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Mallu
22-03-2010, 12:31 PM
Hi,

Our outbound mail is handled by our Exchange mail server & is sent directly from the mail server to the receiving mail server – no relaying or smtp forwarding.

We have developed an application to send out "Bulk emails" as a "Client".

1. What are the implications if the "receiving mail server" does a reverse lookup?
2. Will creating "another" new domain and setup the records to point to our "current Public IP" a better solution?
3. Or "Whitelist" ourselves with ISPs as "Mass Mailers"?

Thanks
Mallu

fred_fish
22-03-2010, 01:07 PM
Hi,

Our outbound mail is handled by our Exchange mail server & is sent directly from the mail server to the receiving mail server – no relaying or smtp forwarding.

We have developed an application to send out "Bulk emails" as a "Client".
So with a different domain part from your mail server's FQDN?
Unless your "Clients" are using SPF or DKIM it 'should' work.

1. What are the implications if the "receiving mail server" does a reverse lookup?Depends on their policy, most only check for a valid PTR, or one that matches your mail server's HELO. It would be uncommon to be rejected b/c the servername didn't match the sending domain part.

2. Will creating "another" new domain and setup the records to point to our "current Public IP" a better solution?I doubt it.

3. Or "Whitelist" ourselves with ISPs as "Mass Mailers"?Good luck with that.


Thanks
Mallu

Erayd
22-03-2010, 02:08 PM
Our outbound mail is handled by our Exchange mail server & is sent directly from the mail server to the receiving mail server – no relaying or smtp forwarding.What kind of connection is this on? If it's on anything other than a datacentre connection, it's most likely listed in the spamhaus RBL system - and therefore most decent mail systems will drop mail coming from your address like a hot potato, or at least flag it as spam.

If you have a static IP, request that it be whitelisted in the spamhaus database. If you have a dynamic IP, you should *never* be sending mail from it directly, and should relay via your ISP's server.

Does your mailserver's external IP have a valid PTR record? If not, you will need to arrange one, or relay through another server.


1. What are the implications if the "receiving mail server" does a reverse lookup?Almost all of them will - and you'll need a valid PTR record (the domain doesn't have to match), and ideally a valid SPF record on the client domain that allows you to send mail as them.


2. Will creating "another" new domain and setup the records to point to our "current Public IP" a better solution?Not really - there's not much you can do with a new domain that you can't already do with the one you have.


3. Or "Whitelist" ourselves with ISPs as "Mass Mailers"?Depending on your ISP this may be required, however note that it's by no means the biggest show-stopper. PTR records and spamhaus are the most important things here.

Mallu
26-03-2010, 03:08 PM
Thanks for your replies.

Sorry I was away and couldn't check your response earlier.

I am trying to get my head around this "BULK EMAILING" system.

Yes, we have a Static IP address.
How can I check if it's whitelisted in the spamhaus database?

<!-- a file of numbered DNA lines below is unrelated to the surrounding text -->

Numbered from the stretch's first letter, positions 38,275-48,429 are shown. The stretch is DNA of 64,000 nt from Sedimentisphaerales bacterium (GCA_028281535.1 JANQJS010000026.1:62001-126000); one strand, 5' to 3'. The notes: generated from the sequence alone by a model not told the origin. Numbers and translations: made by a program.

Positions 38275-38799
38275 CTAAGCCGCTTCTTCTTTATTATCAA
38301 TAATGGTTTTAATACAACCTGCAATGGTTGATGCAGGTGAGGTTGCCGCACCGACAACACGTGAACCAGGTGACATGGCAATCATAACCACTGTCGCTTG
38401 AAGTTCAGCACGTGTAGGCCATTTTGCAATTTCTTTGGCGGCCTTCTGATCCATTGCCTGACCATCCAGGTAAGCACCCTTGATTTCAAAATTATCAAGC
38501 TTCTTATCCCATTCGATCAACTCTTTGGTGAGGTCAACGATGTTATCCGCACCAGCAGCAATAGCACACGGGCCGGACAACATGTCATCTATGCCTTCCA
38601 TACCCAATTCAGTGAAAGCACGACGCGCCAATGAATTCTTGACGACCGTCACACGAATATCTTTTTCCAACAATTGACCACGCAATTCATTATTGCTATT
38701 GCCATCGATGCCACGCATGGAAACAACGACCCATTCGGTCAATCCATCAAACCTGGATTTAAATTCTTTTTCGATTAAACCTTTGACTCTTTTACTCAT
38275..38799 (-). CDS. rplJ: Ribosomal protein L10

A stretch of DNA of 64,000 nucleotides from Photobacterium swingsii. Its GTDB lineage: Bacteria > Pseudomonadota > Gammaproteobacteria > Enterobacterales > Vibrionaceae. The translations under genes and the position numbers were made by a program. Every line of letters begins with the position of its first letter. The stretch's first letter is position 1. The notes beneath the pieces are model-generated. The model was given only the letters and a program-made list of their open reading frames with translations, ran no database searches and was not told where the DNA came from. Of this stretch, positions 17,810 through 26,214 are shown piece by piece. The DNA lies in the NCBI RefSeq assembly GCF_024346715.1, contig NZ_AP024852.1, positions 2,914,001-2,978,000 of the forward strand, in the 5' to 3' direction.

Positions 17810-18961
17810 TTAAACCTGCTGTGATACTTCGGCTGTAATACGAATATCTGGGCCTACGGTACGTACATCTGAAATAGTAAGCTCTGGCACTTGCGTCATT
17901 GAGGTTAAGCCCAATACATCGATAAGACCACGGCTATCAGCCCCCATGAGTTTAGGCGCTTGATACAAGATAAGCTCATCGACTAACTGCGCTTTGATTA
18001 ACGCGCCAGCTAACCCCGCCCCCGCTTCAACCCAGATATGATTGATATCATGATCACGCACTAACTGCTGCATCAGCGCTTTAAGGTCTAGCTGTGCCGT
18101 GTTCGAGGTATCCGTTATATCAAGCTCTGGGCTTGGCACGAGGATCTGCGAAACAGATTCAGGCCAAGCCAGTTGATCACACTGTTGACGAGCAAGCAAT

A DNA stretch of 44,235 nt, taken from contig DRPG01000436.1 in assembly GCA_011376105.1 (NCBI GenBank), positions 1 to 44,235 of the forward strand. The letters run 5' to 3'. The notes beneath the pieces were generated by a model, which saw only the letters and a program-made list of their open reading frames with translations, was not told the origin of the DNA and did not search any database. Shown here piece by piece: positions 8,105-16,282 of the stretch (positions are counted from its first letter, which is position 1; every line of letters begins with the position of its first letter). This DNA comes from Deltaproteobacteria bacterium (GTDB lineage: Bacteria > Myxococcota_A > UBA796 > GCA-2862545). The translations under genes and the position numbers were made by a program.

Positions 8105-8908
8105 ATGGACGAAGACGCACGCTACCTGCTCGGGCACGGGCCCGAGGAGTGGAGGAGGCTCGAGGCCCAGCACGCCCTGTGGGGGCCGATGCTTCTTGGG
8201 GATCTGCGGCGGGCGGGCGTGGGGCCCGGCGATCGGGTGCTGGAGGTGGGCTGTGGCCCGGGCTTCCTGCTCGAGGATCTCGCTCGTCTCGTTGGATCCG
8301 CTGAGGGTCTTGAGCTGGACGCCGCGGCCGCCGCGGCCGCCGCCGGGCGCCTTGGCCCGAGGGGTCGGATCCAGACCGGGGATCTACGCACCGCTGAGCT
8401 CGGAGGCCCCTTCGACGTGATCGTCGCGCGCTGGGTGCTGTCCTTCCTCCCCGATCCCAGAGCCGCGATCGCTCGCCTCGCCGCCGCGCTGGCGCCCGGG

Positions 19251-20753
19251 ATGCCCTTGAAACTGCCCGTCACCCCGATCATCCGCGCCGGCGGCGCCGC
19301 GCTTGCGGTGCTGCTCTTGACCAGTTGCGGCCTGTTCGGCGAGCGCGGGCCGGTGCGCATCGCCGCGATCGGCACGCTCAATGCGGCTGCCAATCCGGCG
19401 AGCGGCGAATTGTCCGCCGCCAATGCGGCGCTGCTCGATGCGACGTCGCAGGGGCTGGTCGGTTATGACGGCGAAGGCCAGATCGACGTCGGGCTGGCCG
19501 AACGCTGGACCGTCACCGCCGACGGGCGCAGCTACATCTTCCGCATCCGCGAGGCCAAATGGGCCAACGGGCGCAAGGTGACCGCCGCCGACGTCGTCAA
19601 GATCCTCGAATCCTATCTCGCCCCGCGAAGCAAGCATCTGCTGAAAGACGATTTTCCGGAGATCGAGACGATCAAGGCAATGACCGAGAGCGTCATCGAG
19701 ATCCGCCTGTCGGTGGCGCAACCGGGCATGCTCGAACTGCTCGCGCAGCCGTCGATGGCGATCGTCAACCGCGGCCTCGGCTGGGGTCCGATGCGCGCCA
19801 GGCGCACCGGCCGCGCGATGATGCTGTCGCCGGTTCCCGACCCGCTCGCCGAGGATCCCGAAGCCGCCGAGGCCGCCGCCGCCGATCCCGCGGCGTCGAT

I don't think we have a valid PTR record.
Can you pl explain what you meant by "or relay through another server."

Can you pl let me know (or suggest) what system I need to have in place to ensure that "bulk" emails sent thru an application is received "in-full" by the receipient (ie: Outbound setup). Without any spam. Please note we send the bulk emails as a "client" using client's email address.

The information I currently have are:

Microsoft Exchange Server 2003
Static IP address
Domian hosted by TelstraClear
Email program written in C#, emails are sent with PDF attachments

Appreciate your help & time.

Regards
Mallu

Erayd
26-03-2010, 03:38 PM
Yes, we have a Static IP address.Good - running a (proper) mailserver isn't really possible without one.


How can I check if it's whitelisted in the spamhaus database?Check here (http://www.spamhaus.org/) - the list you mainly need to worry about is the PBL, although it's worth checking the others too just to make sure.


I don't think we have a valid PTR record.Then you will need to contact whoever provides your server's IP address and ask for one to be set up. This should match the FQDN hostname of the server if possible.


Can you pl explain what you meant by "or relay through another server."I mean configure your mail server to relay all outbound mail via another mailserver (usually your ISP's), rather than delivering it directly. This avoids most of the problems / hassles associated with running your own mailservers.


Can you pl let me know (or suggest) what system I need to have in place to ensure that "bulk" emails sent thru an application is received "in-full" by the receipient (ie: Outbound setup).There's no such thing as 'in-part'. Either they will get it, or they won't - you will never be in the situation of having them only receive half of your message.


Without any spam.That's a little harder, and depends on what you're doing. Are you able to explain what it is exactly you're trying to send out, and who it's from / to?


Please note we send the bulk emails as a "client" using client's email address.If you are doing this, then note that you will need to be included in the client's SPF records, otherwise you'll show up as either 'unknown server - probably spam' or 'unknown server - definitely spam', depending on how permissive the client's SPF policy is.